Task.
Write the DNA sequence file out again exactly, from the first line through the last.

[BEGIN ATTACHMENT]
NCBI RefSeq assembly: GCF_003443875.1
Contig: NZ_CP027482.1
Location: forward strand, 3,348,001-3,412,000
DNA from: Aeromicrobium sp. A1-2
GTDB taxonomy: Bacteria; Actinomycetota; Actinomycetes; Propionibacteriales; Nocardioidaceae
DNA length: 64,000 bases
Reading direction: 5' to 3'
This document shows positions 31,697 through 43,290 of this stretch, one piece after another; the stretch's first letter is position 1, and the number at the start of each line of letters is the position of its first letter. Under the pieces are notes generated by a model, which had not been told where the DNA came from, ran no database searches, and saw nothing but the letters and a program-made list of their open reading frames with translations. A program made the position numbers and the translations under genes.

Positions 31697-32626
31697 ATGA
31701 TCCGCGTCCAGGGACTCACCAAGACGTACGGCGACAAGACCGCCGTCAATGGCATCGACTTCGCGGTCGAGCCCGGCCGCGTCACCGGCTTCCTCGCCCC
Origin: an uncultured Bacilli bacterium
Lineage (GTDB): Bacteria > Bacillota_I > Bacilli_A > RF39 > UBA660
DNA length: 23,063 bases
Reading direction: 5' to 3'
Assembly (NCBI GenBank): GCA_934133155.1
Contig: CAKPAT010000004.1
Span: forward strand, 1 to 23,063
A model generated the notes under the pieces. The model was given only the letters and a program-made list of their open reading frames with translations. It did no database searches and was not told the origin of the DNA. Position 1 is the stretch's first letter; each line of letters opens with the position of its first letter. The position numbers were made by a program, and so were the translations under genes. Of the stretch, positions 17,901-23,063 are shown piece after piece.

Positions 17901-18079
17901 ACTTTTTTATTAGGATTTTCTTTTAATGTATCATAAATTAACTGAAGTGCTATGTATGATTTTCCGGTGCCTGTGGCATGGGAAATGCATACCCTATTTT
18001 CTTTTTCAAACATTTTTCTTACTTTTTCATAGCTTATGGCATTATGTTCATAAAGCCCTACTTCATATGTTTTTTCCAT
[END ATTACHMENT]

NCBI RefSeq assembly: GCF_003443875.1
Contig: NZ_CP027482.1
Location: forward strand, 3,348,001-3,412,000
DNA from: Aeromicrobium sp. A1-2
GTDB taxonomy: Bacteria; Actinomycetota; Actinomycetes; Propionibacteriales; Nocardioidaceae
DNA length: 64,000 bases
Reading direction: 5' to 3'
This document shows positions 31,697 through 43,290 of this stretch, one piece after another; the stretch's first letter is position 1, and the number at the start of each line of letters is the position of its first letter. Under the pieces are notes generated by a model, which had not been told where the DNA came from, ran no database searches, and saw nothing but the letters and a program-made list of their open reading frames with translations. A program made the position numbers and the translations under genes.

Positions 31697-32626
31697 ATGA
31701 TCCGCGTCCAGGGACTCACCAAGACGTACGGCGACAAGACCGCCGTCAATGGCATCGACTTCGCGGTCGAGCCCGGCCGCGTCACCGGCTTCCTCGCCCC
Origin: an uncultured Bacilli bacterium
Lineage (GTDB): Bacteria > Bacillota_I > Bacilli_A > RF39 > UBA660
DNA length: 23,063 bases
Reading direction: 5' to 3'
Assembly (NCBI GenBank): GCA_934133155.1
Contig: CAKPAT010000004.1
Span: forward strand, 1 to 23,063
A model generated the notes under the pieces. The model was given only the letters and a program-made list of their open reading frames with translations. It did no database searches and was not told the origin of the DNA. Position 1 is the stretch's first letter; each line of letters opens with the position of its first letter. The position numbers were made by a program, and so were the translations under genes. Of the stretch, positions 17,901-23,063 are shown piece after piece.

Positions 17901-18079
17901 ACTTTTTTATTAGGATTTTCTTTTAATGTATCATAAATTAACTGAAGTGCTATGTATGATTTTCCGGTGCCTGTGGCATGGGAAATGCATACCCTATTTT
18001 CTTTTTCAAACATTTTTCTTACTTTTTCATAGCTTATGGCATTATGTTCATAAAGCCCTACTTCATATGTTTTTTCCAT